I heard Vic Mensa’s new album, here’s what you can expect from his Roc Nation debut

The triumphant return of Vic Mensa…

It’s been four years since the release of Vic Mensa’s breakthrough project, INNANETAPE. It’s been two years since Vic Mensa announced his signing to Roc Nation. And it’s been one year (exactly) since Vic dropped his EP, There’s A Lot Going On.

It goes without saying that the world has been waiting on Vic. What’s he gonna say? What’s he gonna do? The world has gotten crazier since the last time we heard from him. The good news is that he’s ready. The Roc’s ready. And he has a lot to get off his chest. He was just moving at his own pace. Great art can’t be rushed, and when I sat down with Vic on May 31st at CRC studios, it all made sense. Sometimes a self-imposed hiatus is good for the soul, and in the case of Vic Mensa’s official Roc Nation debut, that statement is absolute truth.

I’ve known Vic for close to a decade now. Eight years to be exact. Which is nearly the entire existence of FSD. I’ve watched him grow up. I saw him step up as a 15-year-old and freestyle amongst men in their 20s and 30s — undeterred. I saw him as the frontman of Kids These Days. I saw him survive a near death electrocution and 30-foot fall at Lollapalooza. Now I sat with him as a man, ready to unleash his major label debut on the world. Vic has traditionally been a very guarded person, but on this album (which I cannot reveal the title of) he’s an open book. Sharing his feelings on life, love and the perils of fame. It’s personal, and personal is the most powerful. It’s not as carefree and easy going as INNANETAPE or as politically charged as There’s A Lot Going On, but it finds a way to merge the two and bring the best elements out of both. It’s not as rock-ish as some of Vic’s most recent work, but a few of the tracks definitely have that edge.

But Vic hasn’t forgotten about his roots. His Chicago roots or his Roc-A-Fella roots. Throughout the project, he finds a way to bring that old Roc sound back, thanks in part to the album’s executive producer and chief overseer, No ID. A Chicago brain trust that gives us Vic’s best project to date. The opening track, which I believe was produced by No ID, Smoko Ono and Papi Beatz, is clearly a nod to the legendary Roc intros of yesteryear. That old soul, recooked. The sample, which I can’t recall, was chopped in a way I’ve never heard before. Whatever they did to it caught my attention immediately. This track was an initial favorite, and might stand as so.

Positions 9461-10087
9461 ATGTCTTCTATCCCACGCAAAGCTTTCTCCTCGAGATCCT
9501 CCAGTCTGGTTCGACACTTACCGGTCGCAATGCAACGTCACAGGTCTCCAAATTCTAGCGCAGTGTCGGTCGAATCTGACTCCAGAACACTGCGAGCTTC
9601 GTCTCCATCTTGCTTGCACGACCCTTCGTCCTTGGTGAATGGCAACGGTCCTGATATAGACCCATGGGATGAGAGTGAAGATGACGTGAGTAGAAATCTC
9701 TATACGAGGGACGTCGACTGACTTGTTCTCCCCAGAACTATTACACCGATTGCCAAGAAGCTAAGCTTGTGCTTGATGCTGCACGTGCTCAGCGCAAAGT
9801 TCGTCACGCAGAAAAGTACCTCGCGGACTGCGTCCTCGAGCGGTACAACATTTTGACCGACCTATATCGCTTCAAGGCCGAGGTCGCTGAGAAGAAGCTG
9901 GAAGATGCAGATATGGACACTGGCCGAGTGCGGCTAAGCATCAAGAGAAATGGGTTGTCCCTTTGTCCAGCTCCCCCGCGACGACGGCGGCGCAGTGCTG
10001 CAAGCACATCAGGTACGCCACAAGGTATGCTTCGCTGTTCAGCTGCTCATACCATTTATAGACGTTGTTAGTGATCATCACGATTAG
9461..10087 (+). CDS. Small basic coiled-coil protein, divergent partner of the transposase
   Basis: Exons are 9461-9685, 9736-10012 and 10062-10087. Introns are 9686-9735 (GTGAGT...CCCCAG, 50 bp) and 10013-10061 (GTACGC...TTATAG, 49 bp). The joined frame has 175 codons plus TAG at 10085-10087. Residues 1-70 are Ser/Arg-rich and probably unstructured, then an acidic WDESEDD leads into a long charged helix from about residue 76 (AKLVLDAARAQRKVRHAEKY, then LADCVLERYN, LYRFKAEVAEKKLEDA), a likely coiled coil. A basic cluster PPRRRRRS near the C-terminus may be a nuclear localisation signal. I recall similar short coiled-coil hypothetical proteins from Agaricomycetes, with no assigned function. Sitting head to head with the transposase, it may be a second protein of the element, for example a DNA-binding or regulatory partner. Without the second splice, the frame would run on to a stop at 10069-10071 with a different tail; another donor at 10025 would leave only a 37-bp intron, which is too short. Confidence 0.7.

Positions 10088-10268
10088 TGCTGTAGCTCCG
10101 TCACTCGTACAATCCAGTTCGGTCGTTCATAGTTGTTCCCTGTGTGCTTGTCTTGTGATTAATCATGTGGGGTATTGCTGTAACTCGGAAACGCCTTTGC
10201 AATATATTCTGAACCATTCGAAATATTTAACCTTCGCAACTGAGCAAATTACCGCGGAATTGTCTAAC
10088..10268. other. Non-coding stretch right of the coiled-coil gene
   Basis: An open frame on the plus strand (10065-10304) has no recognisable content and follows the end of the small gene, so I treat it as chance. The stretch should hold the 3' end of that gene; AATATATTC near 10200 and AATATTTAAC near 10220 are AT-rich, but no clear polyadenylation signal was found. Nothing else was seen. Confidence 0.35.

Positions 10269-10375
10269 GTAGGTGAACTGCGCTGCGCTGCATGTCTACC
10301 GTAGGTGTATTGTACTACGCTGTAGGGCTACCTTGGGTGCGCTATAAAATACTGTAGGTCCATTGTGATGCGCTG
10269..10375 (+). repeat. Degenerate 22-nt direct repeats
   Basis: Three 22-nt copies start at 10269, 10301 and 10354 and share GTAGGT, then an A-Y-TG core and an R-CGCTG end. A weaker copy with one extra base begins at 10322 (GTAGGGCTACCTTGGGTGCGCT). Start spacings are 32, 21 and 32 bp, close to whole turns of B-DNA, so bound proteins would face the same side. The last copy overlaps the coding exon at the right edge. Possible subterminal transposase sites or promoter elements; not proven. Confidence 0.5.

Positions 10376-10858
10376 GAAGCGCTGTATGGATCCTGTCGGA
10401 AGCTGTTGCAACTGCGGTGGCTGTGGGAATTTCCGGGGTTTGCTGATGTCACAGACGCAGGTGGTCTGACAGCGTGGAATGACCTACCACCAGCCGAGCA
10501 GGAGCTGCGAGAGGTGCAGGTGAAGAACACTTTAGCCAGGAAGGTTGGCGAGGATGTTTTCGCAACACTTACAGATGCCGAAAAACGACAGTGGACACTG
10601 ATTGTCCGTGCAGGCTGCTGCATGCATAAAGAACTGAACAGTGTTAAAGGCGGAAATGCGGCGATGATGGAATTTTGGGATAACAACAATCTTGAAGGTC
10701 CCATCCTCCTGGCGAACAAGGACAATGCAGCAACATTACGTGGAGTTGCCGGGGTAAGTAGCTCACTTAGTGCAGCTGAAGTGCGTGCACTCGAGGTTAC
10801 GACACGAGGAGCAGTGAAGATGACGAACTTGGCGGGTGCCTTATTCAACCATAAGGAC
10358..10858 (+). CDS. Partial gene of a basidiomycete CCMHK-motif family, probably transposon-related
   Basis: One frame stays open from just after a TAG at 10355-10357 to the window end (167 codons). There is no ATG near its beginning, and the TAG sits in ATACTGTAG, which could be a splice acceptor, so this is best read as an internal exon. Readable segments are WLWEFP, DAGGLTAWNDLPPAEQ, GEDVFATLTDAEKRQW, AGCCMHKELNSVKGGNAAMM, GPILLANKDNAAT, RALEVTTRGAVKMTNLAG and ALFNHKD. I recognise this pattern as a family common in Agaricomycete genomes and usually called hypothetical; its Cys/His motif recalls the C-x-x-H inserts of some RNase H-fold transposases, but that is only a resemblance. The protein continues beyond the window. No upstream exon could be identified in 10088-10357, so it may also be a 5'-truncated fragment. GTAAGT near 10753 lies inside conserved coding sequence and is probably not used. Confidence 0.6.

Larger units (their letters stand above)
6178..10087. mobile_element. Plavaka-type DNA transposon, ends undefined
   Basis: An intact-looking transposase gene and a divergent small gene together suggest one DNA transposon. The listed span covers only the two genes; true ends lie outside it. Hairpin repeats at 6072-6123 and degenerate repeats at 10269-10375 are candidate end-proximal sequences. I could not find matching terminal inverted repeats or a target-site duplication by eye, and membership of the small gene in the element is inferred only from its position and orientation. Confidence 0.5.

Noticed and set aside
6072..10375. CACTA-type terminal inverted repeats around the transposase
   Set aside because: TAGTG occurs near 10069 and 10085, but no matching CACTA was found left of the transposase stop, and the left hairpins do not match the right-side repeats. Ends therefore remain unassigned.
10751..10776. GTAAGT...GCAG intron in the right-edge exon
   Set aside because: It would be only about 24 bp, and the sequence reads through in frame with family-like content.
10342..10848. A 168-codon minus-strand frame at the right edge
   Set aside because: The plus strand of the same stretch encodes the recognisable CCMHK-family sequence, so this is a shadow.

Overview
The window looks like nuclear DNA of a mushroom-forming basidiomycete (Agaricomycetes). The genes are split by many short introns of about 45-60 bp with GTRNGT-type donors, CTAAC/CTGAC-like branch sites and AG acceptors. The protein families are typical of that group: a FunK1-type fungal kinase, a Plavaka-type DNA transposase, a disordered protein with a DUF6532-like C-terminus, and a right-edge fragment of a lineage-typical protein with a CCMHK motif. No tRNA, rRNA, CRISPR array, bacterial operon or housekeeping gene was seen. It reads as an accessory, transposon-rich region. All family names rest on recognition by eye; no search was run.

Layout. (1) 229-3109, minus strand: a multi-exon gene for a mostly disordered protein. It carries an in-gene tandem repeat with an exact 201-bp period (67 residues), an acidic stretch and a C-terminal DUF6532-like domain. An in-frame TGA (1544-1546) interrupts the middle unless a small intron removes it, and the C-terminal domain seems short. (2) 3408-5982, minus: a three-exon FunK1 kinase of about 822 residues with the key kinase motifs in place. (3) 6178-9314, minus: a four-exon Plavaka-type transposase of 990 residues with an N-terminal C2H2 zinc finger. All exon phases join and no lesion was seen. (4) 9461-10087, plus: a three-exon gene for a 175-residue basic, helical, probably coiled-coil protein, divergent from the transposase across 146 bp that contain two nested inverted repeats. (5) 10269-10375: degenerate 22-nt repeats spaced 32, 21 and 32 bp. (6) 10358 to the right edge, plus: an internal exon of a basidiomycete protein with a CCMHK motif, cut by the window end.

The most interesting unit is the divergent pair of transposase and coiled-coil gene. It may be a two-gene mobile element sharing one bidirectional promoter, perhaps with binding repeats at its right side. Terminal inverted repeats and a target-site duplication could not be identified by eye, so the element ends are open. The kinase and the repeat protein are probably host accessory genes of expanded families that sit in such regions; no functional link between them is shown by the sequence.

From the jump, I was impressed with Vic’s subject matter and looking inward for a message that can resonate with listeners. From suicide and depression to issues with drugs to touching on his father being an immigrant from Ghana, Vic lays it all out for the world to see. Even recounting the night his big homie Cam was murdered in Chicago. It’s deep. It’s powerful. It will make you feel something. Once you hear his story, you get a better understanding on what he’s been dealing with and what he’s been up to since INNANETAPE. He’s juggling a lot internally, and this album serves as his release therapy.

As far as the production is concerned, No ID’s fingerprints all over the album. Perhaps in a way we haven’t heard since Jay’s Blueprint 3 or Big Sean’s Finally Famous: The Album. He really went all out here, either producing or co-producing the bulk of the album. Somehow, someway, No ID managed to create a new sound (yet again). The way he’s chopping is different, the way the low end hits and the drums knock – it almost alien. Most producers run out of gas after a couple years, but Dion is 25+ in and still innovating. Very impressive.

I’m sure I’m missing a few, but Pharrell contributed a couple joints – with a hook on one (Vic’s stories of working in the studio alongside P were quite inspiring). Elsewhere, 1500 or Nothing blessed Vic with a few bangers, as well as Chicago’s own Da Internz (“Rolling Stoner” – a potential single). Vic also found the inspiration to start producing again, something he hasn’t done heavily in years. In fact, he did one of the clear standouts from the album – a Weezer flip that features a guest appearance from the Weezer frontman himself, Rivers Cuomo.

On the feature side, a diverse group of artists make appearances. Mr. Hudson, Ty Dolla $ign, The-Dream and Joey Purp all show up and show out. But possibly the most exciting was when I heard Keef’s voice ring out. Yes, Sosa is on the album, and he’s on one of my personal favorite tracks. It’s a very dope surprise, and that I can promise.

I also know that Malik Yusef has been working closely with Vic on this album, and his influence is also felt here. He’s one of our generation’s greatest writers and composers, and his special sauce and influence trickles out throughout the album.

Those wondering where the Kanye or Jay features are, I’ll tell you this: they don’t fit here. They don’t fit within the context of the album. And if you think I’m crazy, this statement will make sense when you press play.

This album is unapologetically Vic. Like it or not. However, it exceeded expectations with me. Not that I didn’t think it would be dope, but it’s EXCELLENT. The rapping is next level, and his singing is on point. And after one listen, I believe it’s his best work to date. It’s extremely bold and adventurous, while remaining cohesive. It’s all of his best elements as an artist refined and tightly crafted into an album format. It’s going to resonate with the people – and people form all walks of life.

Keep in mind this after one listen, but it hit me in the chest. I left the session feeling inspired and excited. It’s easily one of the best albums of the year, and you can hold me to it when it drops this summer. Yes, this summer.

For now, that’s all I can tell you. Stay tuned. He’s coming. Get ready to hear his story, as told by Vic Mensa.

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